Squirrell stretched out on a rock in the shade under a fir tree.

Wiped Out.

First thought this morning after waking up with alcohol-induced tachycardia, “When is this going to end?”  Last night was the second night in a row of uncontrolled drinking, smoking, and eating; the third night in the last seven days.  Went out with my sister on Saturday and knew we were going to drink because that’s how we are, that’s what we learned to do in the early 1980s when we were young, wild, and free.  That’s how we relate to each other.

Yesterday, when I was recovering from the Saturday binge, my traitorous mind kept whispering, “Embrace the crazy!”  Between that and the boredom from yet another day sitting at home with no motivation to go anywhere or do anything else, I gave in with no argument when dear husband suggested we buy some beer.  “There are still a couple of joints left.”  That sealed the deal.

I think about not drinking every day.  I think about drinking every day.  I think about the consequences of pursuing either path and neither option is particularly attractive.  If I don’t drink, what will be left?  What will take its place?  The old adage is true — change is scary.

If I do continue to drink, how long before absolutely everything falls apart?  Just because I’ve managed to maintain my good job and a degree of respectability, does not mean my carefully crafted house of cards can’t all come crashing down when I am found out or when my health fails.

My husband will continue to drink, even if I don’t, although maybe not quite as much as he does now.  Can I stand it if he continues to drink and I don’t?  I’ve tried this and, honestly, the resentment puts me in a bad place, and I don’t like who I am when I go to that place.

My sister binges.  My brother, well, as far as I know, drinks all the time.  My aunt drinks.  My father was (is?) an alcoholic; he quit drinking almost 30 years ago — now he is old, in ill health, and developing dementia.  His brother died of alcohol-related illness.  My paternal grandmother was a binge drinker.   My mother, not a drinker at all, nevertheless, has her own issues with addictive substances; tobacco being her drug of choice, television her escape from reality.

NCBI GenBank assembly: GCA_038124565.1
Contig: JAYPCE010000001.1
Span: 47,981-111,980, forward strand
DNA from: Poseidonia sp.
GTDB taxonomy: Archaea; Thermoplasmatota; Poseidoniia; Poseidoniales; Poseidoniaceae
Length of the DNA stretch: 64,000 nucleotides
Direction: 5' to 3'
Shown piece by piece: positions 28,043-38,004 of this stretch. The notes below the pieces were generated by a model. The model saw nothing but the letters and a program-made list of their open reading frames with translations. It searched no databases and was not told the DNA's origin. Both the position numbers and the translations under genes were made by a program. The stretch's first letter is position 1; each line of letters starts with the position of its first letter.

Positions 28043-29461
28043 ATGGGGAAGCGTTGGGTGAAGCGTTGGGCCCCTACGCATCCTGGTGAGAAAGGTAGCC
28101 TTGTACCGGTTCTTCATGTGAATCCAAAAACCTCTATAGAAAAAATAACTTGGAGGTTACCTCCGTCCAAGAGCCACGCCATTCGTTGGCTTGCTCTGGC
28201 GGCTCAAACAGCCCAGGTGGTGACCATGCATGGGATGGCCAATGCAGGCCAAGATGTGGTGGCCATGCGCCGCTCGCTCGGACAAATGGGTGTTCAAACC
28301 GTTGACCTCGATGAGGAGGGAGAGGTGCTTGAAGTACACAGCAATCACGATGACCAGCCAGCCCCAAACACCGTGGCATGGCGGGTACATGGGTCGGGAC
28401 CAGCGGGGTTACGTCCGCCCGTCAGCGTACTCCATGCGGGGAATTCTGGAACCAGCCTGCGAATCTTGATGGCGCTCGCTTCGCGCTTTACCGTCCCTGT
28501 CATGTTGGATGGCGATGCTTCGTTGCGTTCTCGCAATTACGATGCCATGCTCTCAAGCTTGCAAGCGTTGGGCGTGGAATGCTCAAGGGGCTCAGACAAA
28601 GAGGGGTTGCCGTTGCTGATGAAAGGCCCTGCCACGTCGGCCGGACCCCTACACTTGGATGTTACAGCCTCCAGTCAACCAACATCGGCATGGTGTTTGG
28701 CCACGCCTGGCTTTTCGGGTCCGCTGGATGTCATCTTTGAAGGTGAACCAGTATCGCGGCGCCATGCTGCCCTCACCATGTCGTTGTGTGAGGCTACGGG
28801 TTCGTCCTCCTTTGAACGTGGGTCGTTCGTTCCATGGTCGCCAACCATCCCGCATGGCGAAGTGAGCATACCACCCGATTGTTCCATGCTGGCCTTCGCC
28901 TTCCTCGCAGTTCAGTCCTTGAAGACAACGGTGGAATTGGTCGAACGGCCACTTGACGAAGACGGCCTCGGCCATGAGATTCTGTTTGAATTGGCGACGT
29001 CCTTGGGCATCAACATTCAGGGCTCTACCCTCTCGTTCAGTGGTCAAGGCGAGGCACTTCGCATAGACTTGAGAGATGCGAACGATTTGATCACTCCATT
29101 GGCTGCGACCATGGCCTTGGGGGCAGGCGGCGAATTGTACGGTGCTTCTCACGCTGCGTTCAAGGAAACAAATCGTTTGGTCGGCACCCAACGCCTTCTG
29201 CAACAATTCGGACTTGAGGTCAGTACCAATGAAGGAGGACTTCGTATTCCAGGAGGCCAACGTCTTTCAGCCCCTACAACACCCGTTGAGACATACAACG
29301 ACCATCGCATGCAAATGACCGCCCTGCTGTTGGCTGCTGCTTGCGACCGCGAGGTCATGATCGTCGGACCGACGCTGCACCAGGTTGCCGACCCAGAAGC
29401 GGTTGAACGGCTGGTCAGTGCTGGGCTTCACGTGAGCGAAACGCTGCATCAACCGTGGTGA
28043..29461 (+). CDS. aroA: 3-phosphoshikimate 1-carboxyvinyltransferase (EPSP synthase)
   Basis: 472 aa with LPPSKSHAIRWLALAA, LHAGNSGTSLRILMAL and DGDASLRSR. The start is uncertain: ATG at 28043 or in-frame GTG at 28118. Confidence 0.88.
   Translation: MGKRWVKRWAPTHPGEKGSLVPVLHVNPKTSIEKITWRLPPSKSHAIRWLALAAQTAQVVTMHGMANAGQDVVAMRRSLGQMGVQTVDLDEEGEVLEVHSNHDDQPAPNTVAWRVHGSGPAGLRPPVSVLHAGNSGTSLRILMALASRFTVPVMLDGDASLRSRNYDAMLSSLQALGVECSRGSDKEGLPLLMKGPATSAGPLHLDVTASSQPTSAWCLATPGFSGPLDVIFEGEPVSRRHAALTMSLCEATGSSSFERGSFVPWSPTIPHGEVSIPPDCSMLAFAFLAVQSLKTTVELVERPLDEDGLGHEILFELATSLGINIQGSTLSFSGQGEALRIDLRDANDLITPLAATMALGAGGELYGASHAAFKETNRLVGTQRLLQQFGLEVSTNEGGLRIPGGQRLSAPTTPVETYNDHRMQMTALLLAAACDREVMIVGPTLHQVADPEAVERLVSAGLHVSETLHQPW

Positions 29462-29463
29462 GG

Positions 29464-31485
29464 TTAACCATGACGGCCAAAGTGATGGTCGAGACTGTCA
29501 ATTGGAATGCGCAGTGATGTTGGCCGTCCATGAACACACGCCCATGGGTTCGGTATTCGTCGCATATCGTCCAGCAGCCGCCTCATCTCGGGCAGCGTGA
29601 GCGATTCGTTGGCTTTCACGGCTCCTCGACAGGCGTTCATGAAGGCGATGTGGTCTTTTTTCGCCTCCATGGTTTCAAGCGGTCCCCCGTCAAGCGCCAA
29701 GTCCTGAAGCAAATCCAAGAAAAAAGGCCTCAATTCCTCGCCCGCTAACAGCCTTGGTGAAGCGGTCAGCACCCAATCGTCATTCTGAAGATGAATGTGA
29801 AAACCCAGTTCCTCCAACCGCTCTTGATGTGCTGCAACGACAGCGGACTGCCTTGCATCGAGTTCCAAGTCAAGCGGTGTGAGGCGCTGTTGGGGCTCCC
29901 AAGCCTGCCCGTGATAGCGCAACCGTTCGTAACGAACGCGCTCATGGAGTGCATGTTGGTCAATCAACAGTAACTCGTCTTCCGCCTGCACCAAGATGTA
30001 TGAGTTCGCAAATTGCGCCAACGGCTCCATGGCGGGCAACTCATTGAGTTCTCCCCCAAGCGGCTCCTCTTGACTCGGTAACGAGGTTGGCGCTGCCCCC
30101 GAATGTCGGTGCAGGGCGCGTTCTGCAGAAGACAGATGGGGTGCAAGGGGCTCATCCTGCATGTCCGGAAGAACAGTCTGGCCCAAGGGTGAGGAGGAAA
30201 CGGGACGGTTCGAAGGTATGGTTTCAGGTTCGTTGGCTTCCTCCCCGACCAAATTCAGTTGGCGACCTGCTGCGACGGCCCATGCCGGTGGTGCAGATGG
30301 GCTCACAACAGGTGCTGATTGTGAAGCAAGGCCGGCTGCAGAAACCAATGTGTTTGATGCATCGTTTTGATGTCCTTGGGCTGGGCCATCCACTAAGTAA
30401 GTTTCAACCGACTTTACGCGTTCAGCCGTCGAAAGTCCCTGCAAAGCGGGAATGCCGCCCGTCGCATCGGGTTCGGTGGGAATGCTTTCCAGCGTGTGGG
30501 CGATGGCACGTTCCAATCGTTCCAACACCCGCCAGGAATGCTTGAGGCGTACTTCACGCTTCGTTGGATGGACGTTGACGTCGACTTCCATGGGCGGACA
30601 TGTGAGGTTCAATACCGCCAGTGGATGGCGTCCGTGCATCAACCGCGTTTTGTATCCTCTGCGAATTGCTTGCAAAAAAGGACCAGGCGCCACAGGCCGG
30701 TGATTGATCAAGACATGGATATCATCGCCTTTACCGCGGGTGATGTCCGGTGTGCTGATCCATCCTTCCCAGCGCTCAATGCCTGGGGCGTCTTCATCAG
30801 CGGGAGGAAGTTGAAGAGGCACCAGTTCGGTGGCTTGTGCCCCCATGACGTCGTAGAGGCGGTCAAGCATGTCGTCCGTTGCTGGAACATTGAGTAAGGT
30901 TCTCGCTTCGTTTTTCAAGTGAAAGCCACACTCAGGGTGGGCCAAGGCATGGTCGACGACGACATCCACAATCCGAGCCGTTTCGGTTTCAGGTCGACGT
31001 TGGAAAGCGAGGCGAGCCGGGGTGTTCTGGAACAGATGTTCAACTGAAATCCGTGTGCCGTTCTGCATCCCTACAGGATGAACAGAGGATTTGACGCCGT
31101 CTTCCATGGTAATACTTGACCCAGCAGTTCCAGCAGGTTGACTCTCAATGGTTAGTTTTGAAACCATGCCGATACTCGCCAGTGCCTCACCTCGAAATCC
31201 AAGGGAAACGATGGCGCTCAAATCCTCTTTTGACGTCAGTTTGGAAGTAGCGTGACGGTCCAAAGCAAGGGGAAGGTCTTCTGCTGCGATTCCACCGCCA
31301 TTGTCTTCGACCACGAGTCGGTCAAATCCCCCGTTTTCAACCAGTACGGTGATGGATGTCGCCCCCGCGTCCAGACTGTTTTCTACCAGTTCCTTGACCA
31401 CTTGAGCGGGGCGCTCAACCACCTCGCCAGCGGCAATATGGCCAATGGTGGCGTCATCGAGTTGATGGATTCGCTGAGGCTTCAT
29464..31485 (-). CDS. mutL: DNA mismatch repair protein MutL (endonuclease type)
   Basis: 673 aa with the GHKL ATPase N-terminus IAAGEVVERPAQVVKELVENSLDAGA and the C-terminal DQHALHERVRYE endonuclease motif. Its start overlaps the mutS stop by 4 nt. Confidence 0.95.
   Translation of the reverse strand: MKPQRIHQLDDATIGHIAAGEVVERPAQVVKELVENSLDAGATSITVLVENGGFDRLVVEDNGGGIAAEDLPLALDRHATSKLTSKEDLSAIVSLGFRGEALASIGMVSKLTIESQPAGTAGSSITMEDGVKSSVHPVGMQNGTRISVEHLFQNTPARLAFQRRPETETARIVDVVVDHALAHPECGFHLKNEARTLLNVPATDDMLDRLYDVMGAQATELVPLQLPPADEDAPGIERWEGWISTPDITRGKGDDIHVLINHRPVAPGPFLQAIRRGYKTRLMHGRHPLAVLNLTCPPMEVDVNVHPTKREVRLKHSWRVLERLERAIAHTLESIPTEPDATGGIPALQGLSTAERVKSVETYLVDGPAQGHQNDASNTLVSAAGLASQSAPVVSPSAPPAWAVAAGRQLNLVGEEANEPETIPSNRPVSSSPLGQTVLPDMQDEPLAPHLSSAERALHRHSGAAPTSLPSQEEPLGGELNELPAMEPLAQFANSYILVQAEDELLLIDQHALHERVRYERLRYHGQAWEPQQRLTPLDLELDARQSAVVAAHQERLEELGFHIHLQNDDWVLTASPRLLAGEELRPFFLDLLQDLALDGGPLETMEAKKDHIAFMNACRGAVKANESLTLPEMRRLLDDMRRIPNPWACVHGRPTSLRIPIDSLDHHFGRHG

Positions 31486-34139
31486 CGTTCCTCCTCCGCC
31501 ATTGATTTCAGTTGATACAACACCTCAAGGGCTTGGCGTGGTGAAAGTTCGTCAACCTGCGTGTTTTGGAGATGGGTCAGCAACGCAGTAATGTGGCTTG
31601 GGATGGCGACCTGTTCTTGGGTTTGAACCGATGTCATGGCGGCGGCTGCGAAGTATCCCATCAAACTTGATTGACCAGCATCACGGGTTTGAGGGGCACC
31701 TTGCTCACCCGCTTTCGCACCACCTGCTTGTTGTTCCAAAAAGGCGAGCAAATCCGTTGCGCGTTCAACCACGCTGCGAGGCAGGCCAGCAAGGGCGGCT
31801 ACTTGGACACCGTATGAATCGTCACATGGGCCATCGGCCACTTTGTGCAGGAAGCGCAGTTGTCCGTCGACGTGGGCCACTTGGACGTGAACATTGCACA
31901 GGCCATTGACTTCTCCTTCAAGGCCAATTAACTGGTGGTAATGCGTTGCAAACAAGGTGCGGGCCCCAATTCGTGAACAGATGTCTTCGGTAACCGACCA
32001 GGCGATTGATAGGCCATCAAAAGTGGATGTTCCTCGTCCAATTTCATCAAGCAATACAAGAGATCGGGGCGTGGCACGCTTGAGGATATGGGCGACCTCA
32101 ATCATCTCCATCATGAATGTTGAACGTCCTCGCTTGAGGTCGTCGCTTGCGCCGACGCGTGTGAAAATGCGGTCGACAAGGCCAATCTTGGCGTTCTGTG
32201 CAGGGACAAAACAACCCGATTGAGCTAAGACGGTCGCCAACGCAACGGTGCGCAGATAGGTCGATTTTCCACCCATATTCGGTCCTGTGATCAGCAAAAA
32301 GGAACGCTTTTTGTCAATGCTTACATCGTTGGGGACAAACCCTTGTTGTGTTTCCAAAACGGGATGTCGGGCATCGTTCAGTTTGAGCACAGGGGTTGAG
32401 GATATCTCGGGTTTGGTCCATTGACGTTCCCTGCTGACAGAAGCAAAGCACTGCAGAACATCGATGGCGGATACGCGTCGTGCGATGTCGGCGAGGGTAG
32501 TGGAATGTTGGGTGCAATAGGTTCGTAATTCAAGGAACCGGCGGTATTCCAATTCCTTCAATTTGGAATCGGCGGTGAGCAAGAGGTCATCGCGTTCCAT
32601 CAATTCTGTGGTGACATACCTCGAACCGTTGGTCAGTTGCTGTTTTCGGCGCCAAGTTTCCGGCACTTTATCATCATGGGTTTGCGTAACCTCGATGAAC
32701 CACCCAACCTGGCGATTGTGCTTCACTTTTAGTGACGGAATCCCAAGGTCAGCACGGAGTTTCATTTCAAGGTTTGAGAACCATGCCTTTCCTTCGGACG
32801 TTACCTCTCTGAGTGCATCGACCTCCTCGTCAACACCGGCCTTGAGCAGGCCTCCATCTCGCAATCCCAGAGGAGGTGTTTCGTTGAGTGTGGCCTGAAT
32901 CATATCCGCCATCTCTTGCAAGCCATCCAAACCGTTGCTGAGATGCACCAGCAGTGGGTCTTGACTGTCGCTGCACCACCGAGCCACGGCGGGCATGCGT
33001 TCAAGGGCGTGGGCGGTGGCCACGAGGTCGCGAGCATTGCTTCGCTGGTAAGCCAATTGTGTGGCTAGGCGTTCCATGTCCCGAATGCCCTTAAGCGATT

David Cain, over at, wrote a good piece about self-esteem and its link to one’s activities.  I highly recommend reading, “Where Self Esteem Comes From“.  I will ask myself that very question when the thought crosses my mind to indulge.  “Do I like who I am while I’m doing this?”  And the answer will be all over the place depending upon where my head is at on that particular day.  So much for emotional intelligence.

I know I don’t like who I am when I’m wound up with tension.  I don’t like who I am when my irritability is enough to make me hate the sound of my own voice.  I don’t like who I am when I’m avoiding people because I don’t want to deal with them.  I don’t like who I am when the despair makes it hard to even get out of bed.  I don’t like who I am when I’m recovering from a hangover after drinking too much, smoking too much, eating too much.

But I do like who I am when I’ve got a good buzz on and am having fun, listening to blues, dancing, playing card games or dice, laughing, joking, crying, playing Ping-Pong, coloring, gardening, contemplating the mysteries of life. . . I like who I am when I put in an honest day’s work and feel like I accomplished something.  I like who I am when I take care of myself.  I like who I am when I meet my family obligations on time, with no delay.

“They” say that binge drinkers are not necessarily alcoholics, but that binge drinking can lead to alcoholism.  I am not an alcoholic in the sense that I am physically dependent upon it, but drinking 30 twelve-ounce beers over the course of two days is certainly not an innocent, seldom-repeated occurrence either.  If I am not an alcoholic yet, I am well on my way to being one.